Monthly Archives: October 2017

Legalized Gambling

Legalized Gambling

Legalized Gambling Legislation in Saipan Halts Tinian Casino Project

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A Tinian casino development project has been brought to a stand still after learning of a bill that would legalize gambling in Saipan.

The development team, which is headed by U.S. based managing director Rudy Pamintuan, was prepared for their groundbreaking ceremony on December 28th. The event has now been postponed.

The company will wait and see what the outcome is of House Bill 15-322. The bill is being sponsored by Vice Speaker Justo S.Quitugua.

The bill is aimed to legalize casino games such as Blackjack, Baccarat, and Texas Hold’em, at what was formerly La Fiesta shopping mall. Slot machines would also be allowed at major resorts and hotels.

“We are very disappointed as this action will negatively impact our project on Tinian. Therefore our owners want to stop all movement on our project until the Legislature decides what it wants to do,” said Phillip Mendiola-Long, Executive Vice President of Bridge Investment Group.

The Bill has already been approved by the House and now must be approved by the Senate and signed by the Governor to become law.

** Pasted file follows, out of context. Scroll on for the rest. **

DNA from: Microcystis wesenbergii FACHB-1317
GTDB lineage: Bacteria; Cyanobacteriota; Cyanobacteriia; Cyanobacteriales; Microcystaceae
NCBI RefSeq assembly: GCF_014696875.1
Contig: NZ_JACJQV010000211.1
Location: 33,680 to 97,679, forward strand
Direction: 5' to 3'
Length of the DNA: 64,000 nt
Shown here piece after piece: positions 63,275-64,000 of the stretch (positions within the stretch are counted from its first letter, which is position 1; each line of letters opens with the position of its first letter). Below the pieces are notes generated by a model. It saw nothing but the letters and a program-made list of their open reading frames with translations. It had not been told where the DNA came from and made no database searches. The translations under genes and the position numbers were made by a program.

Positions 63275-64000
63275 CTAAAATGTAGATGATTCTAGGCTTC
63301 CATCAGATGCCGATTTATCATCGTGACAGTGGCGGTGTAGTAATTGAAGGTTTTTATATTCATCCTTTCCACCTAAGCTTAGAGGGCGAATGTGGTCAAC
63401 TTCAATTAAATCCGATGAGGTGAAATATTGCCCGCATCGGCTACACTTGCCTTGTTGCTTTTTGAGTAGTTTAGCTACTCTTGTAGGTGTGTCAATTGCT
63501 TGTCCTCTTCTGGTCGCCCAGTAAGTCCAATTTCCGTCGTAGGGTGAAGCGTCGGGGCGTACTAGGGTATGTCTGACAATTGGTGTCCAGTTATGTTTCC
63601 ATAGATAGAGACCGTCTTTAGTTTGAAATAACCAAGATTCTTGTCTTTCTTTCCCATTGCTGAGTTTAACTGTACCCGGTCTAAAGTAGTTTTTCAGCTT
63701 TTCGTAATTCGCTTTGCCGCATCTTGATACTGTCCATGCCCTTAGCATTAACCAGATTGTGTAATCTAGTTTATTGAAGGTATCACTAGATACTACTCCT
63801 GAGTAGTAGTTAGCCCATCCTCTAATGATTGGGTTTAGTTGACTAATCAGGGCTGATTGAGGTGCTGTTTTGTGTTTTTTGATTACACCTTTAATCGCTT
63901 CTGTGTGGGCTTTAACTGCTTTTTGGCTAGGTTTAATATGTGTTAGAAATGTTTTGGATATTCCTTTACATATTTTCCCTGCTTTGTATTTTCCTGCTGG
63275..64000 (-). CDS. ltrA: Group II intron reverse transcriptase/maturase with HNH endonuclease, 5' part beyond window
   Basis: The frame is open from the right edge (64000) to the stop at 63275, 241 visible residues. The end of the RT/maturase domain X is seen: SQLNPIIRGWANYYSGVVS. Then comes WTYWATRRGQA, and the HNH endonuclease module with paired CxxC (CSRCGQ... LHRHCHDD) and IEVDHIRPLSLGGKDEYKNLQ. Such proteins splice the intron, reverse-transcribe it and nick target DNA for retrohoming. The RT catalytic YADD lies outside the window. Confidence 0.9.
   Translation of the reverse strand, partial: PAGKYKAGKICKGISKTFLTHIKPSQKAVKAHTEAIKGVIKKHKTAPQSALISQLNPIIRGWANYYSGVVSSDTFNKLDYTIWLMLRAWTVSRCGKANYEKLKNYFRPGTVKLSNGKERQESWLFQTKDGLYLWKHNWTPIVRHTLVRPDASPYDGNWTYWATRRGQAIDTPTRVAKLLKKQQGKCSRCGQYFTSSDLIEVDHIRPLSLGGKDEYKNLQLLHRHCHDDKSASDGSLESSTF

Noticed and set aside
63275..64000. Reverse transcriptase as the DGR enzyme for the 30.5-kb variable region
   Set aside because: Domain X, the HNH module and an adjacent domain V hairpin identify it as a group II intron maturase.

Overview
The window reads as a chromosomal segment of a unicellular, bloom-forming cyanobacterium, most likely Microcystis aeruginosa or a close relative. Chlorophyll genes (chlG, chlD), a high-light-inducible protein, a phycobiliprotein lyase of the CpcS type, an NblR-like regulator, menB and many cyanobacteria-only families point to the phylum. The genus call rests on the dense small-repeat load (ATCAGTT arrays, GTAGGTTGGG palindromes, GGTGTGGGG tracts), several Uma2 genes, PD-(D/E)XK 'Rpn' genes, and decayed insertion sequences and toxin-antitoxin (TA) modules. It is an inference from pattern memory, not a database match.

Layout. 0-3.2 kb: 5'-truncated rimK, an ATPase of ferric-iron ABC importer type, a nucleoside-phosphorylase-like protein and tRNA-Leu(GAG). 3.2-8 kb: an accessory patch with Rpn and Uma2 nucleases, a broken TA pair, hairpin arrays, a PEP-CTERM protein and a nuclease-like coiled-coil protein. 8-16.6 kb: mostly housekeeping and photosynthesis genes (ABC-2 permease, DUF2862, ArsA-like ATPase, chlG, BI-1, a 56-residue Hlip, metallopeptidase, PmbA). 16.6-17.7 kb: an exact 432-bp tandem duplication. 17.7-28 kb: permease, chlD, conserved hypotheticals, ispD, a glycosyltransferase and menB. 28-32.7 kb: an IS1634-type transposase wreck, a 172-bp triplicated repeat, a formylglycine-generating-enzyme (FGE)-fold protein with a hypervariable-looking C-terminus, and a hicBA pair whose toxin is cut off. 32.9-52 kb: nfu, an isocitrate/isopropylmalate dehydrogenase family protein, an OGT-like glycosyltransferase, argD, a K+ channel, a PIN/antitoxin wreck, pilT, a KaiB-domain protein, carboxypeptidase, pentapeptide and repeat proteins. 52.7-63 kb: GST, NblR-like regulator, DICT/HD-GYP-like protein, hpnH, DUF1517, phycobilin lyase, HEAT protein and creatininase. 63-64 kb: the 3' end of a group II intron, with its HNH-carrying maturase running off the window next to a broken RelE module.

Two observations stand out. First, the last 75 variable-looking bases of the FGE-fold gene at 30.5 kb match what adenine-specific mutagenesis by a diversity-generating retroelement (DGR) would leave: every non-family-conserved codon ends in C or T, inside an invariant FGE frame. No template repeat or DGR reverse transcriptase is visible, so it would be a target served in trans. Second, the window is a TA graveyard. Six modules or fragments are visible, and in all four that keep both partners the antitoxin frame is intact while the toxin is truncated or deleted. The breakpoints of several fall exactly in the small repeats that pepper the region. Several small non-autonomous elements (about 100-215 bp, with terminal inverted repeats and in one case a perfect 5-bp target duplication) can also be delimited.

Canadian Senator Catches Illegal Online Gambling Bill Attachment

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Governments have a funny way about them. They take ordinary laws that are going to be passed, slip in a clause or two, and come away with laws about things that have nothing to do with the original Bill.

Enter Liberal Senator George Baker from Canada. He brought one of these such clauses to the forefront and received assurance that the wording would be changed to keep online gambling legal in Canada.

There is a big market for internet gambling in Canada. Online poker is huge. This Bill will end that, and that has not been brought up by anyone,” said Baker.

The Bill he is referring to is aimed at updating bookmaking laws. The way that is proposed to do that is to remove Criminal Code references to “telephone” and “telegraph”.

Being that the new law was unclear as to how it was going to affect online gambling, Baker felt there needed to be clarification.

The U.S. government, last year, pulled off a similar move to the one that was being attempted in Canada. The only difference is last year, nobody was able to catch the sly move before it was pushed into law.

The next step is the Senate recommending that the Commons make an amendment to the Bill, specifically stating that offshore based gambling will remain legal in Canada.